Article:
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Fenwick Moat Hill

Also known as, or recorded in historical documents as;
Ladythorpe Moat; Fenwyk'

In the civil parish of Fenwick.
In the historic county of Yorkshire.
Modern Authority of Doncaster.
1974 county of South Yorkshire.
Medieval County of Yorkshire West Riding.

OS Map Grid Reference: SE58151506
Latitude 53.62885° Longitude -1.12216°

Fenwick Moat Hill has been described as a probable Fortified Manor House.

There are earthwork remains.

This site is a scheduled monument protected by law.


Moated site in excellent condition under pasture, but surrounded by ploughland. The field to the E is ridge and furrow. The moat itself is almost square, with an unploughed platform in the centre. This bears no visible sign of buildings, but that this was a habitation site is strongly suggested by a projection in the moat to the N which may have been a fishpond (Scheduling notice). Possible site of a fortified house documented in 1271 (King). The moat is sub-rectangular in form and comprises a broad ditch which is crossed by a causeway to the east. It measures approximately 56m by 50m. An irregular pond abuts the moat ditch to the north and may be a fishpond. (PastScape)

an irregular quadrilateral in plan with a slightly raised island measuring c.40m along the south and west and c.50m along the north and east. A moat c.5m wide surrounds it and is crossed by a causeway on the east side. The moat is dry now and there is no indication of how it was formerly fed, therefore it is thought to have been reliant on the natural water table which has since lowered. An arm projecting from the north-west corner is still slightly marshy and is interpreted as the remains of a fishpond. Only on the west side, where the moat has been recut and laid with a hedge, is there any obvious disturbance to the site, though it is possible that slight depressions running north-south across the island are the remains of former ridge and furrow cultivation, as plough ridges can be seen east of the site. The island now displays no obvious sign of building foundations, but stone wall footings have been seen on it in the past and, more recently, limestone blocks were observed in the west arm of the moat. Though the historical context of the monument is not known, according to local tradition it was a Templar site. (Scheduling Report)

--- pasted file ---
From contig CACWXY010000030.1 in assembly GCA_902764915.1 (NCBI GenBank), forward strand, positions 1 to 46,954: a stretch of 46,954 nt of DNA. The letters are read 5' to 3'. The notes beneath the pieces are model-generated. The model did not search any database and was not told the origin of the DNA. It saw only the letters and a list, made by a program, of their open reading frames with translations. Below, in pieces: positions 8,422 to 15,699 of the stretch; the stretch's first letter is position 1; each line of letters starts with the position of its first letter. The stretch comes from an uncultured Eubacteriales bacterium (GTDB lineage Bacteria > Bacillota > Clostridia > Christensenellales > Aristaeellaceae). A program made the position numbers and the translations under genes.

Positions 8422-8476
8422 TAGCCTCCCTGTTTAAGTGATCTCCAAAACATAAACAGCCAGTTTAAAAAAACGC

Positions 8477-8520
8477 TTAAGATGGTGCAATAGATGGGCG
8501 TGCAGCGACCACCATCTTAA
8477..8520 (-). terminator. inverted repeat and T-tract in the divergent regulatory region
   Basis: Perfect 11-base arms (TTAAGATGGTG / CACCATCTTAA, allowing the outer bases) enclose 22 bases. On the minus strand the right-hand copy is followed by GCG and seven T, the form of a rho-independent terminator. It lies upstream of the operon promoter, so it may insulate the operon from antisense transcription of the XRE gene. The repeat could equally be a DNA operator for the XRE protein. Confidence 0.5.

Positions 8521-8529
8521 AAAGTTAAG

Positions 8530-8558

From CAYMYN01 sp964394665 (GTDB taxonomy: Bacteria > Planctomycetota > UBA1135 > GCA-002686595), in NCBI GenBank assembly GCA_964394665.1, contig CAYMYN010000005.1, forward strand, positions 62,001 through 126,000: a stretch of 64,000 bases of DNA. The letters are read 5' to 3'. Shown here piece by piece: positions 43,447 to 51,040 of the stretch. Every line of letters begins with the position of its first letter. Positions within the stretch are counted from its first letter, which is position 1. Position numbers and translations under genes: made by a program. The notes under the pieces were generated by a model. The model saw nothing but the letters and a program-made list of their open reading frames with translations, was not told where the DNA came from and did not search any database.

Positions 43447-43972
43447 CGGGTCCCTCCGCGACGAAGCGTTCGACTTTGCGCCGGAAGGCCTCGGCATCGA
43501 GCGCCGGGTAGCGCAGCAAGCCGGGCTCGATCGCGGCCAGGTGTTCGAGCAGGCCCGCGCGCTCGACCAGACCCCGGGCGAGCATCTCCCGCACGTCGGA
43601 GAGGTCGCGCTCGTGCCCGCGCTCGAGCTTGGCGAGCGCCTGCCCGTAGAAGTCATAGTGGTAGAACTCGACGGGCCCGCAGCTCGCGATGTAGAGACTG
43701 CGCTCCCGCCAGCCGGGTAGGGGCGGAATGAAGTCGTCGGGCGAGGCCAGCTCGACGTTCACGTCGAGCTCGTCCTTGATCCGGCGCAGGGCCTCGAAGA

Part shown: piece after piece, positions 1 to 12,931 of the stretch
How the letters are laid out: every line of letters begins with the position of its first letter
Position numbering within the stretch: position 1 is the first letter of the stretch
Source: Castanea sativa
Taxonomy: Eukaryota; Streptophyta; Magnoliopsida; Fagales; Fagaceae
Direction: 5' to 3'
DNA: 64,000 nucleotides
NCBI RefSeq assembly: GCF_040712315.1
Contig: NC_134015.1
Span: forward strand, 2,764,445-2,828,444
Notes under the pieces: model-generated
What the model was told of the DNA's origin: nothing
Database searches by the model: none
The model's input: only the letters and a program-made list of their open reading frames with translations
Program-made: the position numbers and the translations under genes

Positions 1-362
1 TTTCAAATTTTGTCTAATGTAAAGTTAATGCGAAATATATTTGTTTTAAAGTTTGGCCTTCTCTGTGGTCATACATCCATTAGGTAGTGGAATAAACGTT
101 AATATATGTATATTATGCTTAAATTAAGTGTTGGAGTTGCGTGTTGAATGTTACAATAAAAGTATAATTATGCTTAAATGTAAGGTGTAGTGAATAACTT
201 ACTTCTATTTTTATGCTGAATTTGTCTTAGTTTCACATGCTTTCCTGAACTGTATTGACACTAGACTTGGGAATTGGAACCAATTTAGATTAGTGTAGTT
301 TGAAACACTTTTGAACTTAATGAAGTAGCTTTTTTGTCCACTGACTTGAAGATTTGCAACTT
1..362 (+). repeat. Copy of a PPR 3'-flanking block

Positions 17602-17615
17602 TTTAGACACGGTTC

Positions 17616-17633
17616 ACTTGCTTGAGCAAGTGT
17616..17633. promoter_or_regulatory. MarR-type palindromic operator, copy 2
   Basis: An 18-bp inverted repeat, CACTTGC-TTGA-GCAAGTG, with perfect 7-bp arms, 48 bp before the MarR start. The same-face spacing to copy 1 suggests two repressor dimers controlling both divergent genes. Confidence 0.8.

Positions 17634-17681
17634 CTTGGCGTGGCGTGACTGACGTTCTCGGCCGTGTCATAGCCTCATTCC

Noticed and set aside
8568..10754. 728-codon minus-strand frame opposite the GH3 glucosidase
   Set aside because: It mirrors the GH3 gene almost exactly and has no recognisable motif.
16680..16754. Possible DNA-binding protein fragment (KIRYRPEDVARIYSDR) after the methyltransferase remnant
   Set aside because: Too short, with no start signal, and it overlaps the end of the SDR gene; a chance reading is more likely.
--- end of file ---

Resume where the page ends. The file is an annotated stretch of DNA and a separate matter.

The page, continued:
Rex vicecomiti Ebor' salutem. Cum Ricardus Folyot de receptamento Walteri de Euyas, Rogeri Godberd et aliorum malefactorum rettatus fuisset, occasione cujus retti terras et tenementa ipsius Ricardi in balliva tua cepisti in manum nostram et insuper ad castrum suum de Fenwyk' accecisti ad capiendum eum, propter quod idem Ricardus castrum suum predictum et Edmundum filium ejus tradidit in ostagium, tali scilicet condicione, quod veniret coram te apud Eboracum ad certum diem inter te et ipsum super hoc prefixum, ad reddendum se prisone nostre, et idem Ricardus personaliter comparens coram nobis et consilio nostro apud Westmonasterium invenerit nobis manucaptores subscriptos, videlicet Johannem filium Johannis, Robertum de Stutevill', Baldewynum de Akeny, Walterum de Colevill', Philippum de Colevill'. Johannem de Haveresham, Robertum de Affagaz de comitatu Essex', Ricardum de la Wache, Herbertum de Sancto Quintino, Gilbertum de Clovill', Rogerum de Leukenore et Walterum de Bures de comitatu Essex' veniendi coram nobis a die Sancti Michaelis in quindecim dies, vel, si Edwardus primogenitus noster citius in Anglia redierit et velit hoc negocium maturari, ad certum diem quem eidem Ricardo legitime duxerimus prefigendum, ad standum recto in curia nostra de predicto receptamento ei imposito, prout de jure debuerit secundum legem et consuetudinem regni nostri; tibi precipimus quod eidem Ricardo terras et tenementa sua predicta sic capta sine dilacione liberari facias in forma predicta. Teste rege apud Westmonasterium xvij. die Februarii. (CCR)

King suggest this as a castle site, presumably some sort of fortified manor house, on the bases on one historic document (He references the Cal. Pat. Rolls but actually in the Cal. Close Rolls). Fenwick is a relatively rare, for South Yorkshire, non-nucleated settlement, and the moat may be of manorial status, although there is another manor house placename and further moat at Fenwick Hall suggest several other manors in this parish none really large enough to support a castle.
There seems to be some exaggeration in the Close Roll Entry (or, more probably, in the original petitions on which the writ to the Sheriff was based) of a sort not uncommon in disputes so Richard Foliot's 'castle' was probably a fairly ordinary high status moated house with an armed porter and a few of Richard's 'criminal' cronies rather than a military base equipped for surviving a siege.
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This record last updated 26/07/2017 09:20:06

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